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Title: Controlled levels of protein modification through a chromatography-mediated bioconjugation

Abstract

Synthetically modified proteins are increasingly finding applications as well-defined scaffolds for materials. In practice it remains difficult to construct bioconjugates with precise levels of modification because of the limited number of repeated functional groups on proteins. This article describes a method to control the level of protein modification in cases where there exist multiple potential modification sites. A protein is first tagged with a handle using any of a variety of modification chemistries. This handle is used to isolate proteins with a particular number of modifications via affinity chromatography, and then the handle is elaborated with a desired moiety using an oxidative coupling reaction. This method results in a sample of protein with a well-defined number of modifications, and we find it particularly applicable to systems like protein homomultimers in which there is no way to discern between chemically identical subunits. We demonstrate the use of this method in the construction of a protein-templated light-harvesting mimic, a type of system which has historically been difficult to make in a well-defined manner.

Authors:
 [1];  [1];  [1];  [2]
  1. Univ. of California, Berkeley, CA (United States). Dept. of Chemistry.
  2. Univ. of California, Berkeley, CA (United States). Dept. of Chemistry; Lawrence Berkeley National Lab., Berkeley, CA (United States). Materials Sciences Div.
Publication Date:
Research Org.:
Lawrence Berkeley National Lab. (LBNL), Berkeley, CA (United States)
Sponsoring Org.:
USDOE Advanced Research Projects Agency - Energy (ARPA-E)
OSTI Identifier:
1214442
Grant/Contract Number:  
AC02-05CH11231
Resource Type:
Journal Article: Accepted Manuscript
Journal Name:
Chemical Science
Additional Journal Information:
Journal Volume: 6; Journal Issue: 4; Journal ID: ISSN 2041-6520
Publisher:
Royal Society of Chemistry
Country of Publication:
United States
Language:
English

Citation Formats

Kwant, Richard L., Jaffe, Jake, Palmere, Peter J., and Francis, Matthew B. Controlled levels of protein modification through a chromatography-mediated bioconjugation. United States: N. p., 2015. Web. doi:10.1039/C4SC03790A.
Kwant, Richard L., Jaffe, Jake, Palmere, Peter J., & Francis, Matthew B. Controlled levels of protein modification through a chromatography-mediated bioconjugation. United States. doi:10.1039/C4SC03790A.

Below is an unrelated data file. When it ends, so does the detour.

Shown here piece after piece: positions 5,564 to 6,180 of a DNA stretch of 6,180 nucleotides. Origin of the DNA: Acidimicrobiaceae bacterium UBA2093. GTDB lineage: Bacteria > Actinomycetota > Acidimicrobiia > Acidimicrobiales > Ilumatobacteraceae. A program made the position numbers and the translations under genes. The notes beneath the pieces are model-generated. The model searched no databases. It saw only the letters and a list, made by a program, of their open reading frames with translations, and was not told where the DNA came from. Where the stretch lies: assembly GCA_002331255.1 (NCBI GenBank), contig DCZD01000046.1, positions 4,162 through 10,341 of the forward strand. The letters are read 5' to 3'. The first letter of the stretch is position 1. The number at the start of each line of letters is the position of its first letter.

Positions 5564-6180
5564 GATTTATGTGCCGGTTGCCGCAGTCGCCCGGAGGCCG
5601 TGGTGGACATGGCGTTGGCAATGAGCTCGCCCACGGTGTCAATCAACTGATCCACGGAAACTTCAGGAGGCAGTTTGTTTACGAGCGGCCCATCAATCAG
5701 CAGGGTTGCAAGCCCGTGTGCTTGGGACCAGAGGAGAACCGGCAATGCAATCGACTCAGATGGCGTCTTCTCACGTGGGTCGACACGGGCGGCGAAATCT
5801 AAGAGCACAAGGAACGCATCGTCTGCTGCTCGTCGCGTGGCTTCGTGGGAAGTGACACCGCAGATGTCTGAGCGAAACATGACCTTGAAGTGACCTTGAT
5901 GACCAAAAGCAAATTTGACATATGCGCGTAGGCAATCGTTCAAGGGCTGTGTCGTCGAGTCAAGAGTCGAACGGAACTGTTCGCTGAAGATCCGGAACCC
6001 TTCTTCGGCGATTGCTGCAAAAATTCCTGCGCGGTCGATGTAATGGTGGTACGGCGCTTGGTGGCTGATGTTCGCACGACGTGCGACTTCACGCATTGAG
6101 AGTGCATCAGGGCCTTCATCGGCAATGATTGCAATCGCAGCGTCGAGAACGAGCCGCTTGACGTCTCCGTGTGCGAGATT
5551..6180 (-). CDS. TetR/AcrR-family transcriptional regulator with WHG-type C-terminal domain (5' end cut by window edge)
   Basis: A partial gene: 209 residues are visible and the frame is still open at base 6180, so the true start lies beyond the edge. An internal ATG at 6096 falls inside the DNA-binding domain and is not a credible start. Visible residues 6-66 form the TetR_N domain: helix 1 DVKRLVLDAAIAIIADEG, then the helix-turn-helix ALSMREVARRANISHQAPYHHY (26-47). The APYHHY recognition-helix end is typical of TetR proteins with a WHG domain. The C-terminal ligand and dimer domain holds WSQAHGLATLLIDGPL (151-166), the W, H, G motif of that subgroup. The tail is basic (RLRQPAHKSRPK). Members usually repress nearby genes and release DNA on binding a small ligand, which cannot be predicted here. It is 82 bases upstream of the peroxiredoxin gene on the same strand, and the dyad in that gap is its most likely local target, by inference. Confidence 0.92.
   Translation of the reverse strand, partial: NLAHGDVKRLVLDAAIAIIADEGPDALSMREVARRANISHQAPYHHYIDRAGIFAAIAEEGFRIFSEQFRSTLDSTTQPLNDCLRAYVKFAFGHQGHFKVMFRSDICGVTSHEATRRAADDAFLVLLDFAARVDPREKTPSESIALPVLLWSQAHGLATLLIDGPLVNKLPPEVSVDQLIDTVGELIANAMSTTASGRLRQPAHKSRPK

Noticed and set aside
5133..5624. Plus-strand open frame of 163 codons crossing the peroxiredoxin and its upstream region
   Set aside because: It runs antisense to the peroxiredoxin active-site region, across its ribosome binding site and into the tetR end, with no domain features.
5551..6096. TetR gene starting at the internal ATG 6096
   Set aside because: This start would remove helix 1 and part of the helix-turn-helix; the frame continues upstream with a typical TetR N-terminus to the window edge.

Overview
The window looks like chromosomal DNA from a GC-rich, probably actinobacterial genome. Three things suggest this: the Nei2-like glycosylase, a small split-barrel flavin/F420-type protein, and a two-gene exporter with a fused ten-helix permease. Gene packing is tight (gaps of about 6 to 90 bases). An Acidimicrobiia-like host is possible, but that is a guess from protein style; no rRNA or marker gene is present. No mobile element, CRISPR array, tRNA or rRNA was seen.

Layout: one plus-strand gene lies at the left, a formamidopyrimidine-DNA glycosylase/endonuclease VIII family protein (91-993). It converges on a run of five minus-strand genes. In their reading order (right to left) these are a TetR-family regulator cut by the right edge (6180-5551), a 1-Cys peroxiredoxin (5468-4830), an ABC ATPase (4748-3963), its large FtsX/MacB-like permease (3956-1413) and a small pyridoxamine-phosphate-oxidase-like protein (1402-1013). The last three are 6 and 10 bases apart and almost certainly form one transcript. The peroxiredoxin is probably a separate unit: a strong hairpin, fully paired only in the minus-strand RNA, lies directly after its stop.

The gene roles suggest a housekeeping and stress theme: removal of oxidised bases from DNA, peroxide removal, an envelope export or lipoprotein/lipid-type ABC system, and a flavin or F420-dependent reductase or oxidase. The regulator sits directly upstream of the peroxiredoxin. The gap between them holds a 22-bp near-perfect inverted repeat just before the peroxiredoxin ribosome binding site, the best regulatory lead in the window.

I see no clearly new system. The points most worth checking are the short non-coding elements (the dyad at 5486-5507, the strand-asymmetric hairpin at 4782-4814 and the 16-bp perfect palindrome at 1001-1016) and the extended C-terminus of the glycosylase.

Kwant, Richard L., Jaffe, Jake, Palmere, Peter J., and Francis, Matthew B. Fri . "Controlled levels of protein modification through a chromatography-mediated bioconjugation". United States. doi:10.1039/C4SC03790A. https://www.osti.gov/servlets/purl/1214442.
@article{osti_1214442,
title = {Controlled levels of protein modification through a chromatography-mediated bioconjugation},
author = {Kwant, Richard L. and Jaffe, Jake and Palmere, Peter J. and Francis, Matthew B.},
abstractNote = {Synthetically modified proteins are increasingly finding applications as well-defined scaffolds for materials. In practice it remains difficult to construct bioconjugates with precise levels of modification because of the limited number of repeated functional groups on proteins. This article describes a method to control the level of protein modification in cases where there exist multiple potential modification sites. A protein is first tagged with a handle using any of a variety of modification chemistries. This handle is used to isolate proteins with a particular number of modifications via affinity chromatography, and then the handle is elaborated with a desired moiety using an oxidative coupling reaction. This method results in a sample of protein with a well-defined number of modifications, and we find it particularly applicable to systems like protein homomultimers in which there is no way to discern between chemically identical subunits. We demonstrate the use of this method in the construction of a protein-templated light-harvesting mimic, a type of system which has historically been difficult to make in a well-defined manner.},
doi = {10.1039/C4SC03790A},
journal = {Chemical Science},
number = 4,
volume = 6,
place = {United States},
year = {Fri Feb 27 00:00:00 EST 2015},
month = {Fri Feb 27 00:00:00 EST 2015}
}

Journal Article:
Free Publicly Available Full Text
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Cited by: 2 works
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